It’s a cliché that you can’t get something for nothing, but clichés exist for a reason. So when it comes to important national decisions – health care, the wars in the Middle East, the senior citizen prescription drug program, etc. – why do we allow ourselves to be talked into going along with programs that are described as costing “only a postage stamp a day?” Or as “paying for themselves?” We’re getting something for nothing, and then when that programs turns out to be less than we imagined we have the nerve to be surprised and even angry.
What we wish we had heard Rep. Shea-Porter, other representatives, and senators say was something like this: “The health care package is expensive. It should be. If we expect this to lower costs in the future, we have to pay upfront. That’s the way life works. If you want an annuity that pays $100,000 a year for 30 years, you can’t pay $100 up front. You have to pay a lot more. We’re going to reap the benefits of this for decades to come: better care for more people for less money. Ultimately. Right now we have to sacrifice.”
This country was founded and made great by willing sacrifices from our forerunners. We will do the same. But we need to be asked. We need to be organized to make that sacrifice.
Sunday, July 19, 2009
Tuesday, July 14, 2009
Thus far in this space we have written mostly about giving up low taxes, an early retirement, etc. In many ways, these are the easier sacrifices to make. The easier of the hard choices. In this post, we’d like to address what, in many ways, are much harder hard choices: dropping government programs.
In order to secure the solvency of federal, state and even local governments, it will likely be necessary to shrink those governments. This will require choosing priorities. We haven’t done that very well for a long time. When President Obama described his philosophy of government, he emphasized that he would continue the programs that worked and eliminate the programs that did not. But he never mentioned whether he would consider whether the government should even engage itself in those programs.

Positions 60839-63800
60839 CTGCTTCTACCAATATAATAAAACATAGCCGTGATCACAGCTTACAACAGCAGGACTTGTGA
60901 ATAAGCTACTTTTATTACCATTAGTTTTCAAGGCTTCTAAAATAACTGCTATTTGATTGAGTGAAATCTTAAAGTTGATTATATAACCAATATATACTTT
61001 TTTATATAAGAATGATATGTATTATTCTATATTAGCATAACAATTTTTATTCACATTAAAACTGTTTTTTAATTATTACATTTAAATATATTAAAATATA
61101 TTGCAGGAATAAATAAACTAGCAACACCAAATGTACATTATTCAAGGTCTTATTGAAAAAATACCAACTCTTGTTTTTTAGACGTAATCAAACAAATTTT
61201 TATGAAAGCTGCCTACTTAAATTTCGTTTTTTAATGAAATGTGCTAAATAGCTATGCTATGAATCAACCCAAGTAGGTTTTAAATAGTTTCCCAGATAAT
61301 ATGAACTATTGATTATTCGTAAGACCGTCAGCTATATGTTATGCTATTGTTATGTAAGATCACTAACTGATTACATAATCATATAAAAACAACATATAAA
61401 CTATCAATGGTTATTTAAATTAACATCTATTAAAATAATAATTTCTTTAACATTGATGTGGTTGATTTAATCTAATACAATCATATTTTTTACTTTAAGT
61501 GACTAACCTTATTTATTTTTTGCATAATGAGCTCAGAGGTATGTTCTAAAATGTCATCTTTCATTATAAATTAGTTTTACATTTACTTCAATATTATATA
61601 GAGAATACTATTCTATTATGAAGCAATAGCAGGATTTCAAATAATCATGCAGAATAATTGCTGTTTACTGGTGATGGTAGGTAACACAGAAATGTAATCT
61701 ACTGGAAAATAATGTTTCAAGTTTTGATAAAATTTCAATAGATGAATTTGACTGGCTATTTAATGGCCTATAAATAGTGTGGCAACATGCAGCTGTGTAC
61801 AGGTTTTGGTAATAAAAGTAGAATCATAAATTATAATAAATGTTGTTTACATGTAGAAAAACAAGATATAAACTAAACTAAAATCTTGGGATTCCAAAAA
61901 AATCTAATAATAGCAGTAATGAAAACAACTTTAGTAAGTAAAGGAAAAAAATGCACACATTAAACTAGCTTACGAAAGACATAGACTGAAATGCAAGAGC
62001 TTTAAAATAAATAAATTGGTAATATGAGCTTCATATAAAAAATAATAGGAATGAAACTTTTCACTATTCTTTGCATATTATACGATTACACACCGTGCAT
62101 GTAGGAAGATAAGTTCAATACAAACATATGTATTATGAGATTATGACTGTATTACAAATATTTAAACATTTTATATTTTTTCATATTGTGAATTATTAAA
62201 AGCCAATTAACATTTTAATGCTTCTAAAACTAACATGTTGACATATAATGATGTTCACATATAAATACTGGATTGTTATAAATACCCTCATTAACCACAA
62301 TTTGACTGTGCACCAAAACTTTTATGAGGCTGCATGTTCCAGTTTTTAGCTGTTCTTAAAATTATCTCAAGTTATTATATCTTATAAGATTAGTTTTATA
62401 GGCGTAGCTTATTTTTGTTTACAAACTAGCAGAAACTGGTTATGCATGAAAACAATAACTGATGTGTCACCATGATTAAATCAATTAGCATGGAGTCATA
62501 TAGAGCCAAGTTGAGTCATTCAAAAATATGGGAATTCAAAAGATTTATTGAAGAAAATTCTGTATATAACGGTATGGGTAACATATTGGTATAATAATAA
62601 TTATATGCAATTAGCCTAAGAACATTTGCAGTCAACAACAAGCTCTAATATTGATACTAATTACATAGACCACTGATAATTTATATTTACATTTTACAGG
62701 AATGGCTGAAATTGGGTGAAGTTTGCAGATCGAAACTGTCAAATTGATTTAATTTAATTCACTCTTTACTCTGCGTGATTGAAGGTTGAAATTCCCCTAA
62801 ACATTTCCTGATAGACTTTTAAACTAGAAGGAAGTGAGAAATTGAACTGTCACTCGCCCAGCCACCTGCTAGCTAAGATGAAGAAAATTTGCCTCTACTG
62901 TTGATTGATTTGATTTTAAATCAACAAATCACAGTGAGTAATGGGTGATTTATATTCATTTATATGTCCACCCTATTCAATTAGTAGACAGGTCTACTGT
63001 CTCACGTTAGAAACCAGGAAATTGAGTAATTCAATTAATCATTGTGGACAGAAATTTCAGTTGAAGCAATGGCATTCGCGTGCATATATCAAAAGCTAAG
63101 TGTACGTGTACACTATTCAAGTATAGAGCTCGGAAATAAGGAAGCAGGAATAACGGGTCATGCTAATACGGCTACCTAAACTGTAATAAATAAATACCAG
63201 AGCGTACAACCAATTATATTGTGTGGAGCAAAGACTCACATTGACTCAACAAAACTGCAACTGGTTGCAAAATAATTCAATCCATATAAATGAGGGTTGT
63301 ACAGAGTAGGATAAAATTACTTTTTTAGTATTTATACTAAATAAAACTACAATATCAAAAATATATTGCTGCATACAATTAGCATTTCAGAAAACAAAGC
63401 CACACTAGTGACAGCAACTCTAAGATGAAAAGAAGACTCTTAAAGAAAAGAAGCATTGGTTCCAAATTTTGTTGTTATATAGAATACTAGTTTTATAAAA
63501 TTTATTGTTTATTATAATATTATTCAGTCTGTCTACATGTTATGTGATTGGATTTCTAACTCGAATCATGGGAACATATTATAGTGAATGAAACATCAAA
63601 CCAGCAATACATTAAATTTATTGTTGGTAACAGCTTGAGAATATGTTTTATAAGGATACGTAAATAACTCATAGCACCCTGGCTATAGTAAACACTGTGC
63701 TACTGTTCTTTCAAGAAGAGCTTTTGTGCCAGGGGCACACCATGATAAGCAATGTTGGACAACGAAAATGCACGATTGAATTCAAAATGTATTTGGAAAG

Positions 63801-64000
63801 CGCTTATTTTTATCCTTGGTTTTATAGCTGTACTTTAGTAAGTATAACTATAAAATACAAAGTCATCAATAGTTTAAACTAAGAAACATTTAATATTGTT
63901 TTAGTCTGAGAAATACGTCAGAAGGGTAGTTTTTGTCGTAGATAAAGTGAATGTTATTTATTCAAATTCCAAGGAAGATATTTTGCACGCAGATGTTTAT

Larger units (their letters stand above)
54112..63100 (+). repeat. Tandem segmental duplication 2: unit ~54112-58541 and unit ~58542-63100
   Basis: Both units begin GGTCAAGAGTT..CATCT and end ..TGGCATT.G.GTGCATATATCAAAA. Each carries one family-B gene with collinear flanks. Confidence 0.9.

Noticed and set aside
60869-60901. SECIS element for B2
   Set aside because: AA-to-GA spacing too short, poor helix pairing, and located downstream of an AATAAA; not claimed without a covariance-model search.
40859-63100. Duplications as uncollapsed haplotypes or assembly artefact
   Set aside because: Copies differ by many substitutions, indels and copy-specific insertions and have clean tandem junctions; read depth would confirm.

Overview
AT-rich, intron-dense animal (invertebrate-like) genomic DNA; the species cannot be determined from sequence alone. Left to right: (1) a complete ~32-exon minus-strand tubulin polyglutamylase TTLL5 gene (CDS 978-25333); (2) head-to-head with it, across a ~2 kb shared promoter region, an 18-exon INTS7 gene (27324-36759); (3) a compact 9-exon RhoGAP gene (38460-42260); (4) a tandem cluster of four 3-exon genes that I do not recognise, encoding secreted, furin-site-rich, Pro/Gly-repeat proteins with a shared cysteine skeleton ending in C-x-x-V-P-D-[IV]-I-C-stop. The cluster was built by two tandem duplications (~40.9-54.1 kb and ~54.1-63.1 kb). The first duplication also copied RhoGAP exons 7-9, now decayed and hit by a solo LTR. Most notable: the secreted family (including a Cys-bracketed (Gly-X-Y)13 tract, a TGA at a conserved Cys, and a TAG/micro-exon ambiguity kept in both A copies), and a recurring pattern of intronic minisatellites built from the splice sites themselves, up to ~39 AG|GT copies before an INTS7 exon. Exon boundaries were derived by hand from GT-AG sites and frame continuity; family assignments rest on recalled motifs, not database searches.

What follows are three suggested types of programs that could be eliminated. We do not also suggest that these will be easy choices. But of all the areas that the government is in, we believe that these either could be eliminated or should be in the discussion as to what is eliminated.
- Arts Programs. Some of the government-sponsored art programs do not provide a significant return on our investment. Many do not significantly improve education systems or increase property values in the communities where they occur. The government should examine the benefits of each art program to determine whether they result in more than merely excess art. To justify government funding, art programs must accomplish more.
- Farm Aid. There are small-government urban legends that feature landowners in farming areas who have no intention of farming but who still receive farming subsidies. The extent of the truth of these legends is unclear, but as a general principal, we should not pay non-farmers not to farm. Nor should we pay subsidies to profitable farms; that’s what their customers are for.
- Defense Programs. Surprisingly, Donald Rumsfeld was spot on correct about the nature of our defense program. It’s too big, too archaic. We have a hard time responding to the modern threats of rogue states, terrorist cells, and independent actors. Much of our military is still geared toward engaging in two-front, traditional land-based wars. But almost everyone agrees that those types of wars don’t happen anymore. We tried to fight one of those wars in Iraq, and couldn’t make the new paradigm bend to the old paradigm. Our bloated military budget encourages large and expensive equipment that is not as necessary to our defense as it was during the Cold War.
Again, we don’t expect these to be popular cuts. We expect everyone in the country to take exception to at least one of the broad programs we have recommended making cuts to. But making these hard choices today will help us examine our priorities and make our governments work better. Our hard choices to today will lead to better governance for our children.
Friday, July 10, 2009
David Leonhardt's Economix entry about Club Wagner and his follow up entry
David Brooks' article about shifting from a consumption-based economy to an investment-and research-based economy
Froma Harrop's column relies on the 91% tax rate during the Eisenhower era to argue for higher taxes
Joe Klein on Obama's need to make hard choices
New parents are sacrificing new and expensive for second hand and cheap